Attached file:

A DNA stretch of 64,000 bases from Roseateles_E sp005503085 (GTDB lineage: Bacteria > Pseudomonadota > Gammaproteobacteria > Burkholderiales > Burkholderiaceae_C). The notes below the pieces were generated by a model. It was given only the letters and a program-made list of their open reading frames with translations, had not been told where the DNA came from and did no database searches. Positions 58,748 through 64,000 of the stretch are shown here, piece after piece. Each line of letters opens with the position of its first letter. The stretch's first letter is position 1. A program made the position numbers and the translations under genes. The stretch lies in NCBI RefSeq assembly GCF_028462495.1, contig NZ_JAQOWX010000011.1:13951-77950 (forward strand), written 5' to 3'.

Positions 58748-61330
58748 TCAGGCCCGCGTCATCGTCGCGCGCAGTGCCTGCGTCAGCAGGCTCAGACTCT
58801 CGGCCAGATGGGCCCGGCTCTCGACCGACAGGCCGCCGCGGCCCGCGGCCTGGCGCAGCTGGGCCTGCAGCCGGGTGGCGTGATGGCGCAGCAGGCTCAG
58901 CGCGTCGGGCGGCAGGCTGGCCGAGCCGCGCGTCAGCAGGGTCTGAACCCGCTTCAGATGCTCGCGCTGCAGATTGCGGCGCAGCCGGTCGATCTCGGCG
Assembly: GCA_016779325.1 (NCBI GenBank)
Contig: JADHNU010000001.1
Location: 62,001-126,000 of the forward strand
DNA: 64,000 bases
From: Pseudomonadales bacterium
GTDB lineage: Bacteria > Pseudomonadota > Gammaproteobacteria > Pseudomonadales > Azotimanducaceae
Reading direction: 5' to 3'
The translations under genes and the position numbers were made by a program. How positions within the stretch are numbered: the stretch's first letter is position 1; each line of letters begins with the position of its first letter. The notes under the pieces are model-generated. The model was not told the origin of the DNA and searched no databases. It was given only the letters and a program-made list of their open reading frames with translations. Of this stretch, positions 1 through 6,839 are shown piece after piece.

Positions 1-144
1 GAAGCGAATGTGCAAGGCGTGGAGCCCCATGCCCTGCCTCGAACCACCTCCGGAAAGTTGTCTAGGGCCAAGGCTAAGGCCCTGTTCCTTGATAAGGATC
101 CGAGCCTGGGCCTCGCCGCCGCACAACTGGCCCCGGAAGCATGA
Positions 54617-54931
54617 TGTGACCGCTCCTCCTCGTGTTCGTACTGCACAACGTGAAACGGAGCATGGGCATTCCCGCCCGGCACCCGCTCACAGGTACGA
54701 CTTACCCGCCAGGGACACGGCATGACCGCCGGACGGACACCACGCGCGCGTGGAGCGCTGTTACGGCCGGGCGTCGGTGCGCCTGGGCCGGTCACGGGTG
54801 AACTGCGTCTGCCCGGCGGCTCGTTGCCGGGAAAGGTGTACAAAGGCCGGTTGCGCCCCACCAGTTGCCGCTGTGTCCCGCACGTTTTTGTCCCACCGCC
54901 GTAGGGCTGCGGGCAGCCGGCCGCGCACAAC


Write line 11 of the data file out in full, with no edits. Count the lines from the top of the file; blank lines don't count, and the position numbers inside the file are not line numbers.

GTDB lineage: Bacteria > Pseudomonadota > Gammaproteobacteria > Pseudomonadales > Azotimanducaceae